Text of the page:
Around the world, competing groups often engage in violent conflict. While the existence of competing interests is inevitable, violence is not. Why do some groups engage in violence, while others resort to more diplomatic solutions? Our work engages these questions and attempts to untangle the narratives of conflict.
Fotini Christia and Elizabeth Parker-Magyar, along with co-authors Kiran Garimella, Ahmet Utku Akbiyik, and Erin Walk, investigate how narratives around life amid violence emerge through social media in north Syria, after the fall of ISIS. The authors focus on attitudes, behaviors, and information dissemination regarding topics of violence amongst the warring parties in north Syria, as well as among Syrian citizens whom the armed groups are trying to control. The study also examines whether (and how) the narrative has shifted since the COVID-19 outbreak.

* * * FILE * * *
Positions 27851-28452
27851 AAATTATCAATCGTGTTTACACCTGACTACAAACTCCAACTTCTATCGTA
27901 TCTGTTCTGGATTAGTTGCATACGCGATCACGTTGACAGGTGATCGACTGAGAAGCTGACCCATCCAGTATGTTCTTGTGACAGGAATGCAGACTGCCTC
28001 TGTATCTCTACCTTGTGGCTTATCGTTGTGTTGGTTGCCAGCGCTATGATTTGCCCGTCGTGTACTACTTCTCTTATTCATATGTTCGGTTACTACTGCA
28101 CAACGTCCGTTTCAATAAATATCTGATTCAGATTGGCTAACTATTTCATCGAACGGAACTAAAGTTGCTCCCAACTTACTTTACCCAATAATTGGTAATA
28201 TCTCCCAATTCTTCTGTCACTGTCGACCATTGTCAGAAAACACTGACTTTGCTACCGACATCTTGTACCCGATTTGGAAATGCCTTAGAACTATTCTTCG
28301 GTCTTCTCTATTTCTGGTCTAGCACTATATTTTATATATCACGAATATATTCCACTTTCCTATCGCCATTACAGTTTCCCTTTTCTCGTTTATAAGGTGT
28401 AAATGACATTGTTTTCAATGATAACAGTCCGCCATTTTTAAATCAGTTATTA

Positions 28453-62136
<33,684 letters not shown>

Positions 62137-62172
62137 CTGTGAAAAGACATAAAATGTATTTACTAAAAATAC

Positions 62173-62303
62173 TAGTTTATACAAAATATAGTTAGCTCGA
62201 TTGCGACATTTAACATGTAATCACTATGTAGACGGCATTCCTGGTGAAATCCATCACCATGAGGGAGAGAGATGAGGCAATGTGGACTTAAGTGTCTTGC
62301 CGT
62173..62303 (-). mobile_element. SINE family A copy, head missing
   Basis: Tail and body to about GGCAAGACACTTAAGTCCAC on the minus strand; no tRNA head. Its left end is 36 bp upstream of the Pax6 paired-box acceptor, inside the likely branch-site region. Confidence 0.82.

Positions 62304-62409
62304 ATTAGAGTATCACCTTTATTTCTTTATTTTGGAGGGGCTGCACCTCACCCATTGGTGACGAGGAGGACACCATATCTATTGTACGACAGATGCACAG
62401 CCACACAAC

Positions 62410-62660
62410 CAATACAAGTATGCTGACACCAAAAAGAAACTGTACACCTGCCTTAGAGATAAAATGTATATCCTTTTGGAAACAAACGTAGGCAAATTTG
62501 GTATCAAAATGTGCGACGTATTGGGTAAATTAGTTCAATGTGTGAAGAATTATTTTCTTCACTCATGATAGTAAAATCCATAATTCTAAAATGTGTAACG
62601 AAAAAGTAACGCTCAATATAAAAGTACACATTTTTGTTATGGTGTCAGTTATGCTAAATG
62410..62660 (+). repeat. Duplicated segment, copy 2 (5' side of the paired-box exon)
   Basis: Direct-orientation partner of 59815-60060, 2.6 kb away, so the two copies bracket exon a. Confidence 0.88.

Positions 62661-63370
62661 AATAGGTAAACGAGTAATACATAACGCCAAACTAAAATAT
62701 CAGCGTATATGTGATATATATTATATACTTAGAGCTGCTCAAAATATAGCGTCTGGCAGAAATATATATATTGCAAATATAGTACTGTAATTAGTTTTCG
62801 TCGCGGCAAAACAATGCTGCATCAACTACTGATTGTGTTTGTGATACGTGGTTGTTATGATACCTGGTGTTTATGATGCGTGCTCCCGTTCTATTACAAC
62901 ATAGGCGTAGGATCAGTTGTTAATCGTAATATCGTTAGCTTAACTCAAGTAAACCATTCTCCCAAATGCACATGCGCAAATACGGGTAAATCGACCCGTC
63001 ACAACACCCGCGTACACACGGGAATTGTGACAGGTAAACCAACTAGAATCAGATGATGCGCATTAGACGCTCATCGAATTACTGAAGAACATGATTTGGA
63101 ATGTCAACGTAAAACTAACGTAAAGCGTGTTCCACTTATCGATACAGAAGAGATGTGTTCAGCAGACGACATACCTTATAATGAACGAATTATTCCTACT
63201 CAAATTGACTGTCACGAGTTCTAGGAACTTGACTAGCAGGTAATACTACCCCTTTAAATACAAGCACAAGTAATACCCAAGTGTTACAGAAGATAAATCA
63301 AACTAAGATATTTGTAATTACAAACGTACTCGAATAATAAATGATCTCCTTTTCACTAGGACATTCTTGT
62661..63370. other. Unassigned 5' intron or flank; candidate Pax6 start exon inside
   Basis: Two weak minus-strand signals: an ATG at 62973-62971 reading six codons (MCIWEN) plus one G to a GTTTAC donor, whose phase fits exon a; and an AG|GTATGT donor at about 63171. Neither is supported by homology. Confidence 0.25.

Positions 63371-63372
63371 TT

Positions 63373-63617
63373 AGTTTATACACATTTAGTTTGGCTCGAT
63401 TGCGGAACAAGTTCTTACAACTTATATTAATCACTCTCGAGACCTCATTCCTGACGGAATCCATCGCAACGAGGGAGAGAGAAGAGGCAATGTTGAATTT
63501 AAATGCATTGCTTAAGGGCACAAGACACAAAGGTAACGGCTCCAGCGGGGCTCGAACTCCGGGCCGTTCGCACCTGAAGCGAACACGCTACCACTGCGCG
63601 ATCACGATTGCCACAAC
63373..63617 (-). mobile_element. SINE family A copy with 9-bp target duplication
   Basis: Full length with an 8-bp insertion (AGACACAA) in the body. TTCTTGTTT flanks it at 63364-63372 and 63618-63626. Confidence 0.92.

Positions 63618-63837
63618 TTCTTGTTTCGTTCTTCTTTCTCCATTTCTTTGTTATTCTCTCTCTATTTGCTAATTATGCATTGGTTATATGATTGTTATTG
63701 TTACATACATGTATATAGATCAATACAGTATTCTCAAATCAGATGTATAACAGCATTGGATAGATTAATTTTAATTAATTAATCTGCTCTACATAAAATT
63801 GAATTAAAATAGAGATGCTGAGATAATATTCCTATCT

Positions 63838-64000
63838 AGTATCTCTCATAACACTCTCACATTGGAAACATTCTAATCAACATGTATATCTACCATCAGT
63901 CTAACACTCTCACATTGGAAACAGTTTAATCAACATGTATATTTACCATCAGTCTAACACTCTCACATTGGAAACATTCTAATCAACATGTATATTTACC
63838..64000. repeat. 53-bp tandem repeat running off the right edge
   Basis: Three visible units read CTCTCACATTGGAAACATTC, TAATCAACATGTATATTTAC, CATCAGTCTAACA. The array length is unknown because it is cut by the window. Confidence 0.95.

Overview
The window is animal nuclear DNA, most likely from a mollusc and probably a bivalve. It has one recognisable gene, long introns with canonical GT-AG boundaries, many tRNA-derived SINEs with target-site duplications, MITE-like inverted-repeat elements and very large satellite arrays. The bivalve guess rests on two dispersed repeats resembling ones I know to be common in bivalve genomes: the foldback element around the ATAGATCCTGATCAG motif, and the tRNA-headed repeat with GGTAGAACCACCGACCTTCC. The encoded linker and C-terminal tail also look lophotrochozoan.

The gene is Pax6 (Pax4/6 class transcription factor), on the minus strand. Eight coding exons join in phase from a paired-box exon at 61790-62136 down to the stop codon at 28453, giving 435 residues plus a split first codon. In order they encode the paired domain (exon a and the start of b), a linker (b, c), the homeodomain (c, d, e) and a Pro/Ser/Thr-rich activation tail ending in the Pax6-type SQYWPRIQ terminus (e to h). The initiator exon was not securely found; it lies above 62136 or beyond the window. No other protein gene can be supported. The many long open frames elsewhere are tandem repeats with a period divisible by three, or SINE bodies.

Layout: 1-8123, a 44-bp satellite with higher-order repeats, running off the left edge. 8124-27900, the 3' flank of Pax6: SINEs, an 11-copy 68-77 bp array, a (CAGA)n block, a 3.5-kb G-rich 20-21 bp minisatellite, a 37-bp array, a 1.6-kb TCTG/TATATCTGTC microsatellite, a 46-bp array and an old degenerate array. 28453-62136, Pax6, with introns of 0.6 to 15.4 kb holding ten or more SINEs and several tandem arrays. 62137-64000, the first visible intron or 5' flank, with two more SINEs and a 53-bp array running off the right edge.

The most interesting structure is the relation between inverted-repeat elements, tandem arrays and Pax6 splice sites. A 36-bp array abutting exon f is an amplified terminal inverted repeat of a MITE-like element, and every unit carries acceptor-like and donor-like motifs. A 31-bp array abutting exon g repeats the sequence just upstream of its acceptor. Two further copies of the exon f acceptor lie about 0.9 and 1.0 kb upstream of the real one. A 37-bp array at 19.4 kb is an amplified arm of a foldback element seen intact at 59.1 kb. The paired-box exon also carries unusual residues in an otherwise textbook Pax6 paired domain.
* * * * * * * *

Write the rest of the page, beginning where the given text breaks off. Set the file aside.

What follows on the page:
Lieberman, Evan and Singh, Prerna. 2017. “Census Enumeration and Group Conflict: A Global Analysis of the Consequences of Counting.” World Politics 69 (1): 1-53.
Christia, Fotini. 2012. Alliance Formation in Civil Wars. Cambridge University Press.
Lieberman, Evan and Singh, Prerna. 2012. “The Institutional Origins of Ethnic Violence.” Comparative Politics 45 (1): 1-24.
Christia, Fotini. 2008. “Following the Money: Muslim versus Muslim in Bosnia’s Civil War,”Comparative Politics. 40 (4): 461-480. Reprinted in Political Violence, Erica Chenoweth, eds., SAGE Library of International Relations.